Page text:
Research Note #1: Monitoring Changes in Consumer Behaviour Due to COVID-19

Thought Leadership

Three Hypotheses. Three Challenges.

The impact of the new coronavirus (COVID-19) pandemic is expected to be massive and global. While market researchers have experienced previous crises, they are all unique in impact and thus impossible to predict. Nevertheless, our operating hypotheses are always the same, even if the outcomes differ:

  1. People’s purchasing or consumption behaviour changes
  2. People’s demographics change
  3. People’s participation levels in research change

There are equally three typical challenges associated with studying these changes:

  1. We have no idea how long the crisis will last.
  2. We have no idea what the magnitude of the effects will be.
  3. People are often anxious about these issues and thus tempted or pressured to make preemptive or presumptive changes to the data.

The vast majority of questions we receive in crises has to do with trying to anticipate impact and duration so clients can adjust the methodology or the data appropriately. The trouble is that nobody really knows what is going to happen, and every crisis is different. Let’s jump into more details on the hypotheses.


(1) Changes to consumer purchasing and consumption

Changes in behaviour are always predicated on the nature of the crisis and the categories/sectors affected. In the current crisis, certain things are easy to predict. Anything related to travel is crashing in front of our eyes. We will surely see an increase in the use of food/grocery delivery services. Moreover, we are likely to see changes—and potentially dramatic ones at that—in consumer brand loyalty. How many people knew of Zoom prior to this crisis? In the words of former U.S. Defense Secretary Rumsfeld, these are the “known unknowns.”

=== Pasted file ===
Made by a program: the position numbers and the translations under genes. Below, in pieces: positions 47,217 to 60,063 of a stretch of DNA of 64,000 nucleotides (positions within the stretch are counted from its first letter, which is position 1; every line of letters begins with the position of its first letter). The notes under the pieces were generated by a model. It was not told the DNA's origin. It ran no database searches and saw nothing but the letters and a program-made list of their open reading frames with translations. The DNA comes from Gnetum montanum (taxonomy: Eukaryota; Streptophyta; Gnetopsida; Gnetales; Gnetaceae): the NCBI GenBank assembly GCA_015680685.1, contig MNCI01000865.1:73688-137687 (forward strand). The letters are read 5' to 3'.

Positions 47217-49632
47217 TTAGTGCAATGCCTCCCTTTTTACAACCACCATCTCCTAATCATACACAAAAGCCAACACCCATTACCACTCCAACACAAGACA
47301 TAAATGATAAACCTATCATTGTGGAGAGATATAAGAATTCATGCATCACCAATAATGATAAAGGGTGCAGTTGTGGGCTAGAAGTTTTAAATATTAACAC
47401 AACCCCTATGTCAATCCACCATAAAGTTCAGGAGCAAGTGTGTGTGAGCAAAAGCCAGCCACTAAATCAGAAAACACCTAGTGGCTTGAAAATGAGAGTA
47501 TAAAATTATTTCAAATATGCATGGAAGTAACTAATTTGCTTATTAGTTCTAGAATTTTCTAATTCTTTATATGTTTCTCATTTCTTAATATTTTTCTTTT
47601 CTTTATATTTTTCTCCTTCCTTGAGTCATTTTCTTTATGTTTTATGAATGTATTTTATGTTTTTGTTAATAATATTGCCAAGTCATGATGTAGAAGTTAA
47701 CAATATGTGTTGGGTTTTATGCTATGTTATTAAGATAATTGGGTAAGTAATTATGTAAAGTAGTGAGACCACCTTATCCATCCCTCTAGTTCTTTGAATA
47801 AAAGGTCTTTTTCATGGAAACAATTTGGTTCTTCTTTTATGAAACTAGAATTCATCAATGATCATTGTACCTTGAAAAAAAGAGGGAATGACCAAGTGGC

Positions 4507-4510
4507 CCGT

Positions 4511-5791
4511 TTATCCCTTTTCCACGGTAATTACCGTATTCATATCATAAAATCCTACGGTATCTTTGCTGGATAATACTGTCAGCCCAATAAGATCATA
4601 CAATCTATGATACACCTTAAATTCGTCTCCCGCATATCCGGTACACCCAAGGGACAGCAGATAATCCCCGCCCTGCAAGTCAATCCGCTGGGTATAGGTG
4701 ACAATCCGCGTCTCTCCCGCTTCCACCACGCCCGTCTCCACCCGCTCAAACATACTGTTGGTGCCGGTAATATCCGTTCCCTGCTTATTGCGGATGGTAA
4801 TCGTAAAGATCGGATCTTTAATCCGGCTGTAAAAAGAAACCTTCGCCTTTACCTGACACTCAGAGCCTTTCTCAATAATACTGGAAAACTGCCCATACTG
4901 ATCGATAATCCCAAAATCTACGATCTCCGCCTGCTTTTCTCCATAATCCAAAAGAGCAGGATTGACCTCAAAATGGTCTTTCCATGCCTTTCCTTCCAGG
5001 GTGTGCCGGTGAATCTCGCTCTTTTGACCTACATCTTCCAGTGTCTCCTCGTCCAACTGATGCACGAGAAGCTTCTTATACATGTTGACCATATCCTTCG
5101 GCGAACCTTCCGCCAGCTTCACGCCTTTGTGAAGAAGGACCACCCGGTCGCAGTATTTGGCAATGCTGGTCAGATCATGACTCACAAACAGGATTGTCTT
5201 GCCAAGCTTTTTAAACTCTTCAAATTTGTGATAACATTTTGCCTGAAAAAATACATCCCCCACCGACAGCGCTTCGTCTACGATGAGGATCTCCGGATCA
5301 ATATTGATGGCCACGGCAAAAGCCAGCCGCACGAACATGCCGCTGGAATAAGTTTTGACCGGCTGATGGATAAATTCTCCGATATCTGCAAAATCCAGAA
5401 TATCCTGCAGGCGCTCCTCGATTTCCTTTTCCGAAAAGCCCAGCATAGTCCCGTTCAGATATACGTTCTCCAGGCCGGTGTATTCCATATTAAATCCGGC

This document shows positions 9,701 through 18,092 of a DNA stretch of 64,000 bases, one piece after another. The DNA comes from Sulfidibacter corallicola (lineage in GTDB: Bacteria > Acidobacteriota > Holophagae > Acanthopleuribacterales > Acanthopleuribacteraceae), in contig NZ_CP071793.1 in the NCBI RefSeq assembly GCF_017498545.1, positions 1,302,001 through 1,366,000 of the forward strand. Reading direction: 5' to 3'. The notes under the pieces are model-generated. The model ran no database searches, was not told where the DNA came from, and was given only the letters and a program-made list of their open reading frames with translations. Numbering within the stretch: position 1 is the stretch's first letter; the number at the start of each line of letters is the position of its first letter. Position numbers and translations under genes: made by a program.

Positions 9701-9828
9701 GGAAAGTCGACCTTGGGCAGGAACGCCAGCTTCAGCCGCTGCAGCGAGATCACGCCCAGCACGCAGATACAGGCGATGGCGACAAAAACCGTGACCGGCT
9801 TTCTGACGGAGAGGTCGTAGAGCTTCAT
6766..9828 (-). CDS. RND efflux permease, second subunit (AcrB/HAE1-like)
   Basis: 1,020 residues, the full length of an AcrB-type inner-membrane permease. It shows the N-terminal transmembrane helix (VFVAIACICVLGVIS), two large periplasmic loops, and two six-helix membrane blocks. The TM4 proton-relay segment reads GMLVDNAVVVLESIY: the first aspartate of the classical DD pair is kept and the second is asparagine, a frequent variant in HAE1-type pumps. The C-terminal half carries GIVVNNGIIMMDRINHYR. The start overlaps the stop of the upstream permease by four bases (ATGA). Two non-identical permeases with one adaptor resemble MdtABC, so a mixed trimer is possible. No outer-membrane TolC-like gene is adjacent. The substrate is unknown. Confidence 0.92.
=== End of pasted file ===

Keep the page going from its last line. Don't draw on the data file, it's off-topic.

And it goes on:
Why it is important
Opinion on this topic spans the range of possible solutions. Some feel that because the change is episodic it therefore must be suppressed or smoothed out of the data since, at some point, things will go back to normal. Others (myself included) believe that, since the change is indeed real, it needs to be accounted for. You need to decide for yourself where you fall on the issue.

The best we can do in these situations is to continue to track desired behaviours over time and look for changes. To do this:

1. Track raw incidence at the category level

If you have not been doing this already, look for data available from reliable providers who observe trends in the given category.

2. Track brand use and look for changes

Look closely at brand use questions. You may even want to revisit lists of brands you always ask by fielding unaided brand awareness questions. Alternatively, qualitative research, social media discovery, and even scanning newspapers and online news sites can help identify shifting loyalties.

3. Re-evaluate tracker sample designs

There are two basic ways to design a tracker sample. One is to ensure that the people who arrive at the qualifying question for the study are representative of the total population you are trying to reflect. The other is that they are not. Put differently, for your data to provide unbiased estimates of a known population, they must be representative at the point at which you decide someone is qualified or terminated. For at that point, you can weight/project the data to arrive at market estimates. Acceptable variations to this include adding augments/boosts to the sample which give you greater resolution on the data (more observations) while representing a known proportion of the population being sampled so their numbers can be reweighted to bring the total estimate in line. The alternative is that you are picking a responding sample structure that is simple reflective of “something” which may or may not be representative.